Cades Cove Scenic Drive in Great Smoky Mountains National Park
Take a photo tour of the Cades Cove historic community, its log cabins, churches, and grist mill, inside Great Smoky Mountains National Park.
Between this historic community’s settlement in the early 1800s and being annexed as part of Great Smoky Mountains National Park in the 1930s, up to 700 people lived and worked in Cades Cove. It was a farming community with log cabin homes, churches, stores, and its own grist mill that ground meal. Most of the buildings are now gone but the dozen or so that remain are a tribute to a way of life in 1800s Appalachia. The one-way, 11-mile road has many stops to get out of the car and learn about American history.
An important thing to note is in June 2020, Great Smoky Mountains National Park officials announced the implementation of vehicle-free access along the Cades Cove Loop Road each Wednesday from June 17 through September 30, 2020, as part of a study to improve the visitor experience. The park proposed the study because of congested parking areas and disruption of visitor services associated with keeping the road closed to cars before 10 a.m. on Wednesday and Saturday mornings during the summer months that have been in effect for several years.
By eliminating the Saturday morning closures, more travelers in cars can access the Cades Cove area on what usually is the busiest day of the week.
Enter via Laurel Creek Road
The most popular way to enter the Cades Cove Road is at its northeast corner where it becomes a one-way, counter-clockwise loop. At this entry point, there is a quick left-turn to get to the campground and store before entering the loop.
Two-way road that cuts across the loop. This road is often used as a shortcut when bicycling or to get back to the campground and picnic area.
John Oliver Place
John Oliver was a veteran of the War of 1812. Although he did not have the first legal land title in Cades Cove (that honor goes to the Tiptons), John Oliver and his wife Lurena Frazier were the first permanent European settlers in 1818. The couple struggled through their first winter but survived by eating dried pumpkin given to them by friendly Cherokees. The next spring, the Olivers got a hear of cattle and two milk cows which made their lives much easier. The Oliver farm remained in the family until the Cove became part of the national park, more than 100 years after they settled in the community.
Primitive Baptist Church
Turn left on a short lane to visit the church. The Primitive Baptist Church was established in 1827 by Euro-American settler. The crudely-built original log church was replaced in 1887 by the one now standing. During the Civil War, the church closed because its membership were Union people surrounded by Rebels in the community.
In the 1920s, this church was built by J. D. McCampbell in 115 days for $115.00. McCampbell was a blacksmith, carpenter, and the church’s minister. The original log building was replaced with the current one in 1902. As with the Primitive Baptist Church, America’s Civil War divided the church. So much so that a second church, Hopewell Methodist Church, was built on the opposite side of the Cove for half of the congregation. That church no longer stands.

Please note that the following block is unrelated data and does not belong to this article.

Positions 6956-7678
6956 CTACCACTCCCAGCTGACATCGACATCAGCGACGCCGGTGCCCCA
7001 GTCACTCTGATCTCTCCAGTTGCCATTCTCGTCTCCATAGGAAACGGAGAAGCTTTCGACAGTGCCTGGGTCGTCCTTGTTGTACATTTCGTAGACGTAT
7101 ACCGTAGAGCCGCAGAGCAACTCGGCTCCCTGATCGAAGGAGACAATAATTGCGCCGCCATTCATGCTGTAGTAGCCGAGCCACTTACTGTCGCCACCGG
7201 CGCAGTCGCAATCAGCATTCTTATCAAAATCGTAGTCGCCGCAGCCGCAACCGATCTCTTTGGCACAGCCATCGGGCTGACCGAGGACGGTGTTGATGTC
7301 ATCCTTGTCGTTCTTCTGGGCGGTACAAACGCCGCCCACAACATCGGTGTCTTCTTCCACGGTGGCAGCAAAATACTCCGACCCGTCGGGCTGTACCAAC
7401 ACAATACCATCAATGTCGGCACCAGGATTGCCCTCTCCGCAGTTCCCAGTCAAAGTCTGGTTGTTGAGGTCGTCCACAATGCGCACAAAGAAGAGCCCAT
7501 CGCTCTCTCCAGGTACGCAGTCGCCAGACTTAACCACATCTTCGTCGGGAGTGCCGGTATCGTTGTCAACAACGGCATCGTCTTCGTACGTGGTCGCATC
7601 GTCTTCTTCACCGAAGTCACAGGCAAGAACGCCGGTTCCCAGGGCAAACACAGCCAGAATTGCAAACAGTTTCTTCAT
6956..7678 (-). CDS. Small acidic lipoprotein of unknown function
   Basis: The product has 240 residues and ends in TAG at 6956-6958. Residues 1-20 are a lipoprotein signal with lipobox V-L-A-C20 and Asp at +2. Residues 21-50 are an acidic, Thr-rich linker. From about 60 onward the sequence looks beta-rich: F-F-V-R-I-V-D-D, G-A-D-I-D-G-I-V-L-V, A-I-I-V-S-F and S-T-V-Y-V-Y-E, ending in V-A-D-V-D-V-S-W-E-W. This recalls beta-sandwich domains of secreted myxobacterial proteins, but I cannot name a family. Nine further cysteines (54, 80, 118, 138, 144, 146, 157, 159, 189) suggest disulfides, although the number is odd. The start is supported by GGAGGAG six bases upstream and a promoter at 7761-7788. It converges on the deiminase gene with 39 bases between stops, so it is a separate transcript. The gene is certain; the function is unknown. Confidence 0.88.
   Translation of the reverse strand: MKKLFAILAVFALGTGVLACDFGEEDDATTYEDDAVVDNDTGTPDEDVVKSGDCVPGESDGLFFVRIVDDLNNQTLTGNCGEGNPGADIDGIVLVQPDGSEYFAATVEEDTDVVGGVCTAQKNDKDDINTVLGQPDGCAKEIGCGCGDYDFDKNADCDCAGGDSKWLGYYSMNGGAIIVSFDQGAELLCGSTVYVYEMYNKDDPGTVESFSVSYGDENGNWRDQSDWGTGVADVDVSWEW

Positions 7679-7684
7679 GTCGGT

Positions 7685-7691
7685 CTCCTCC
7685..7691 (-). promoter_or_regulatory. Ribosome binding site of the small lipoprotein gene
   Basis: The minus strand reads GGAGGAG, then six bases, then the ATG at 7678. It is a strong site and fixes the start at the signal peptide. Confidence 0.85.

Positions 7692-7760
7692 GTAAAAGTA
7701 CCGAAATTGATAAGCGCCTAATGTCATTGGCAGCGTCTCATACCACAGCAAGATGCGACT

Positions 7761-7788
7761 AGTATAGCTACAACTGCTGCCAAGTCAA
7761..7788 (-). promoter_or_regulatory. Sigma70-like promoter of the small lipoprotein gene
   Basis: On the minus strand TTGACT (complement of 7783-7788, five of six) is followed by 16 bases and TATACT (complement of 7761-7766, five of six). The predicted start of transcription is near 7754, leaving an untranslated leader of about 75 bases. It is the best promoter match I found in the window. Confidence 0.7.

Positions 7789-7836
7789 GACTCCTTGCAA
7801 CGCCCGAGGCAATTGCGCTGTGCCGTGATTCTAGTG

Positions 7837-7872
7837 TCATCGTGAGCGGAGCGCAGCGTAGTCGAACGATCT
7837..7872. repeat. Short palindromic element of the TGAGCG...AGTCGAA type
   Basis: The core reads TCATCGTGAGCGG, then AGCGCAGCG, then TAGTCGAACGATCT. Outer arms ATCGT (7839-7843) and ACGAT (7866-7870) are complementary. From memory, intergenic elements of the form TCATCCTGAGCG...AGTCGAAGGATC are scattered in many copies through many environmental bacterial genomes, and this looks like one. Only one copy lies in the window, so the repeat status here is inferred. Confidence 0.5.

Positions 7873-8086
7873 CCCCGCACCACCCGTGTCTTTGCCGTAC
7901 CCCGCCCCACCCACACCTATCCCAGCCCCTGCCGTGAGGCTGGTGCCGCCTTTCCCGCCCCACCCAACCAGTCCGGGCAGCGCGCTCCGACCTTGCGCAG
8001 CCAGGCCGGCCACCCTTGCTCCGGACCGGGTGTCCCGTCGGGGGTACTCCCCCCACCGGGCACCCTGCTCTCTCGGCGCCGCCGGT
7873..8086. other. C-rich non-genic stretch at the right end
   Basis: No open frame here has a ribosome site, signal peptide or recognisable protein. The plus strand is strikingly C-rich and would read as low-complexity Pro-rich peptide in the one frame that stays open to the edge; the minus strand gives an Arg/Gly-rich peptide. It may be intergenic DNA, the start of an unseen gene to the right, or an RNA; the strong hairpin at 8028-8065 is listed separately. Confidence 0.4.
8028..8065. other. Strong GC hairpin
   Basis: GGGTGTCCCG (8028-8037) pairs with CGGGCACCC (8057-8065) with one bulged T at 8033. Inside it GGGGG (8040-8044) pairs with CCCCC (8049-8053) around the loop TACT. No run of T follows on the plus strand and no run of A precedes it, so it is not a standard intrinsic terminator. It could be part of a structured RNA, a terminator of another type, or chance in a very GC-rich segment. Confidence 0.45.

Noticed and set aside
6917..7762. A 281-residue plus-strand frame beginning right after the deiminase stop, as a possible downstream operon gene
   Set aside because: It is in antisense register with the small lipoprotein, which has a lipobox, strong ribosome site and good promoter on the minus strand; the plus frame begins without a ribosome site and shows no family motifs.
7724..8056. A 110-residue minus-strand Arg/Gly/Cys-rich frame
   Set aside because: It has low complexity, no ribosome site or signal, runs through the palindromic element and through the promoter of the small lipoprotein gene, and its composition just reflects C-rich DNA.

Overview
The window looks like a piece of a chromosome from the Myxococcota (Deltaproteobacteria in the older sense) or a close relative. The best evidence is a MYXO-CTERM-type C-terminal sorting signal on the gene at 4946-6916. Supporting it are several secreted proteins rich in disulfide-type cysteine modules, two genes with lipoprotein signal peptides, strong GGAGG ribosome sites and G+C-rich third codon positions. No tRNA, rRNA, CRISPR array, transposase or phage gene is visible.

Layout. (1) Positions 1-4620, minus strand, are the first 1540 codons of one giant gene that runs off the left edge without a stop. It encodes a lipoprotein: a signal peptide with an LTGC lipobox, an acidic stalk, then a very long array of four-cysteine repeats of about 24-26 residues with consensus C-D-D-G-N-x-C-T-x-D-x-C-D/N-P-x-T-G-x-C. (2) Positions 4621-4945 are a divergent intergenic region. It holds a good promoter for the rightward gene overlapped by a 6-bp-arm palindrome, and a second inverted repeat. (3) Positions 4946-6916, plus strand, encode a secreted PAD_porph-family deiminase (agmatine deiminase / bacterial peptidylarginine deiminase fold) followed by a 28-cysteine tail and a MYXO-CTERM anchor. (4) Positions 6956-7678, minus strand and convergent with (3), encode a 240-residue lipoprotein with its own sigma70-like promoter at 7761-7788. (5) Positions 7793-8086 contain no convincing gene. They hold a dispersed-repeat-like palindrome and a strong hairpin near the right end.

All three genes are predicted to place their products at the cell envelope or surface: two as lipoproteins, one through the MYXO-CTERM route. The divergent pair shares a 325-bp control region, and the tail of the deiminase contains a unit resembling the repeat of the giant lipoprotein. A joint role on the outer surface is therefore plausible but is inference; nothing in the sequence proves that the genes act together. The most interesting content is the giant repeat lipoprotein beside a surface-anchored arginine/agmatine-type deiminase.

Two-way road that cuts across the loop. This road was originally part of a Cherokee trail.
Rich Mountain Road
Rich Mountain Road is a seasonal, two-way road that exits the Cades Cove loop and leads to the town of Townsend. However, with its low speed limit and numerous tight curves, it is faster to exit Cades Cove at Laurel Creek Road and drive to Townsend on Hwy. 73.
Missionary Baptist Church
Yet another bit of historic church turmoil, the Missionary Baptist Church was formed by a group of parishioners that were expelled from the Primitive Baptist Church. Why? Because they believed in missionary work. This church too closed during the Civil War and reopened after the war was over. The church closed for good in 1944.
Cooper Road Trail
An old wagon trail now used for hiking.
Elijah Oliver Place
Elijah was the son of John Oliver (previously mentioned), and was born in Cades Cove.
Abrams Falls Trailhead
This 5-mile round trip trail ends at the 18-foot high Abrams Falls named after a Cherokee chief whose village was downstream. The pool at the bottom of the falls has an undertow, so don’t swim there.
John P. Cable Grist Mill and Visitors Center
Tour a historic, water-powered gristmill where settlers ground their corn and wheat into flour. Located along the Cades Cove loop road; open daily March to October and on weekends in November. You’ll also find a visitor center with restrooms, a bookstore, and a gift shop here.
Cades Cove Nature Trail
Henry Whitehead Place
After Henry Whitehead’s wife died, he courted Matilda Shields, a single mother abandoned by her husband. After their marriage, Henry built Matilda this large home to raise her children along with his three daughters. This house is the last “transitional” home still standing in Great Smoky Mountains National Park. It was built by a process that is half log home and frame construction using sawed lumber.
Dan Lawson Place
Dan Lawson was Peter Cable’s son-in-law. His home is unusual for the area and time period because it had a chimney built of bricks. The bricks were built on site during construction.
“Colonel Hamp” Tipton’s daughters Miss Lucy and Miss Lizzie, lived here. Both were local school teachers.
Carter Shields Cabin
Crippled during the Civil War, Carter Shields moved away and came back to the Cove a couple of times. He only stayed in this home for 11 years starting in 1910.
Cades Cove Campground and Picnic Area
The perfect end to your Cades Cove Loop Tour. Here you’ll find a picnic area, campground, bike rentals, horseback riding stable, amphitheater, general store, and restrooms.